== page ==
hiring crisis

Want ideas for easing Illinois’ teacher shortage? Ask a teacher.

PHOTO: Beau Lark / Getty Images

West Prairie High School is feeling the teacher shortage acutely.

The school — in a town of 58 people in downstate Illinois — hasn’t had a family and consumer science teacher for eight years, a business teacher for four years, or a health teacher for two years. The vacancies are among the state’s 1,400 teaching jobs that remained unfilled last school year.

To alleviate a growing teacher shortage, Illinois needs to raise salaries and provide more flexible pathways to the teaching profession, several teachers have urged the Illinois State Board of Education.  

“If we want top candidates in our classrooms, we must compensate them as such,” said Corinne Biswell, a teacher at West Prairie High School in Sciota.

Teachers, especially those in the rural districts most hurt by teacher shortages, welcomed the board’s broad-brush recommendations to address the problem. The board adopted seven proposals, which came with no funding or concrete plans, last week. It does not have the authority to raise teacher pay, which is negotiated by school districts and teacher unions.

“I appreciate that ISBE is looking for creative ways not only to approve our supply of teachers, but looking at the retention issues as well,” said Biswell, who favored the recommendations.

Goals the board approved include smoothing the pathway to teaching, providing more career advancement, and improving teacher licensing, training and mentorship.

However, teachers attending the monthly meeting disagreed over a proposal to eliminate a basic skills test for some would-be teachers and to adjust the entrance test to help more midcareer candidates enter the profession.

Biswell and other teachers warned that some of the recommendations, such as dropping the test of basic skills for some candidates,  could have unintended consequences.

Biswell urged the state board to change credentialing reviews to help unconventional candidates enter teaching. When issuing a teaching credential the state should look at a candidate’s work and college grades, and a mix of skills, she said, and also consider adjusting the basic-skills test that many midcareer candidates take — and currently fail to pass.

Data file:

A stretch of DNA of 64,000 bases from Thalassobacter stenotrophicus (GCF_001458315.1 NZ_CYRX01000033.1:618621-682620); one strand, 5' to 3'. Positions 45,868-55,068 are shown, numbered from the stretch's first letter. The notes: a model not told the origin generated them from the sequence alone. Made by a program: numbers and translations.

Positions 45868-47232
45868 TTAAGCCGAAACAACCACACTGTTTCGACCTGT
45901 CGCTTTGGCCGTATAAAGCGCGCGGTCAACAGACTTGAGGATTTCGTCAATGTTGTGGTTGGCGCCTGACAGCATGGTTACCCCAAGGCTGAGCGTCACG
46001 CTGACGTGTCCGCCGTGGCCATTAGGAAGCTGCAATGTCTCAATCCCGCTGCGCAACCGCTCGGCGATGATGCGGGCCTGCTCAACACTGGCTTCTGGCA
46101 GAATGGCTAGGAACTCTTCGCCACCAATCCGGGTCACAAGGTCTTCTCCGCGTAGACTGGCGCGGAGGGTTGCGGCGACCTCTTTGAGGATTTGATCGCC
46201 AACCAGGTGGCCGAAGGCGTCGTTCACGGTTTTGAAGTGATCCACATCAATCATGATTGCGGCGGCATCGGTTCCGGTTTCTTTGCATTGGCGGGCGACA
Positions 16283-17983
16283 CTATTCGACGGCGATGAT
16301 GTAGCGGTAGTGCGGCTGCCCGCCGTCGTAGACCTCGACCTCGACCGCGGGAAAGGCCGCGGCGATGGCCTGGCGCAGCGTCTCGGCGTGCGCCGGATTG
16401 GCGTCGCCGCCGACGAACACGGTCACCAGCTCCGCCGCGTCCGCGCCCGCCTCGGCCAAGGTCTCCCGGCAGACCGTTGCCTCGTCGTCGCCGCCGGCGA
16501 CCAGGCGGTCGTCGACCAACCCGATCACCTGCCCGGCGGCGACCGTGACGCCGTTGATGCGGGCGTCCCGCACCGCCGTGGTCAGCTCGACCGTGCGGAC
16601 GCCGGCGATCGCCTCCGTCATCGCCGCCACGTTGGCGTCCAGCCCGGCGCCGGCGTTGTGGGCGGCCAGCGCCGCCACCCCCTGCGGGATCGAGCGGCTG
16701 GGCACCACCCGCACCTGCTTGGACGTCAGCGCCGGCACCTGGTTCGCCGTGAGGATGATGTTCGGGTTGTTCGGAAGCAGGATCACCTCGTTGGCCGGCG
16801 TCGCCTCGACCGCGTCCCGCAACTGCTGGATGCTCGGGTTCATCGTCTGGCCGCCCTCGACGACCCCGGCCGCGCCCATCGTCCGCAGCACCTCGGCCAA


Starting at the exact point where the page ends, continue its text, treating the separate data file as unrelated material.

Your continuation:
She told the board a warning story of teacher licensing gone wrong. When a vocational education teacher failed to pass the teacher-entry tests, he instead filed for a provisional certification. That meant he ended up in the classroom without enough experience.

“We are effectively denying candidates student teaching experiences and then hiring them anyway simply because we do not have any other choice,”  said Biswell, who is a fellow with Teach Plus, a nonprofit that works to bring teacher voices into education policy.

But other teachers want to make sure that credentialing stays as rigorous as possible. In the experience of Lisa Love, a Teach Plus fellow who teaches at Hawthorne Scholastic Academy, a public school in Chicago, too many new teachers don’t know what they are in for. “Being able to be an effective classroom teacher requires a lot of practice and knowledge and education that you can bring to the table in the classroom,” Love said. “Unprepared teachers are more likely to leave the classroom.”

Over the years, she has seen that attrition.

Teach Plus surveyed more than 600 teachers around Illinois about the teacher shortage and how to solve it. The survey found that most teachers wanted a basic skills requirement but also flexibility in meeting it.

The survey also found a divide between current and prospective teachers, as well as rural and urban teachers, on several issues. For example, the majority of current teachers said it wasn’t too difficult to become a teacher, while people trying to enter the profession disagreed. Educators in cities and suburbs didn’t find it too hard to become a teacher, while teachers in rural areas did.

Better pay came up for several teachers interviewed by Chalkbeat.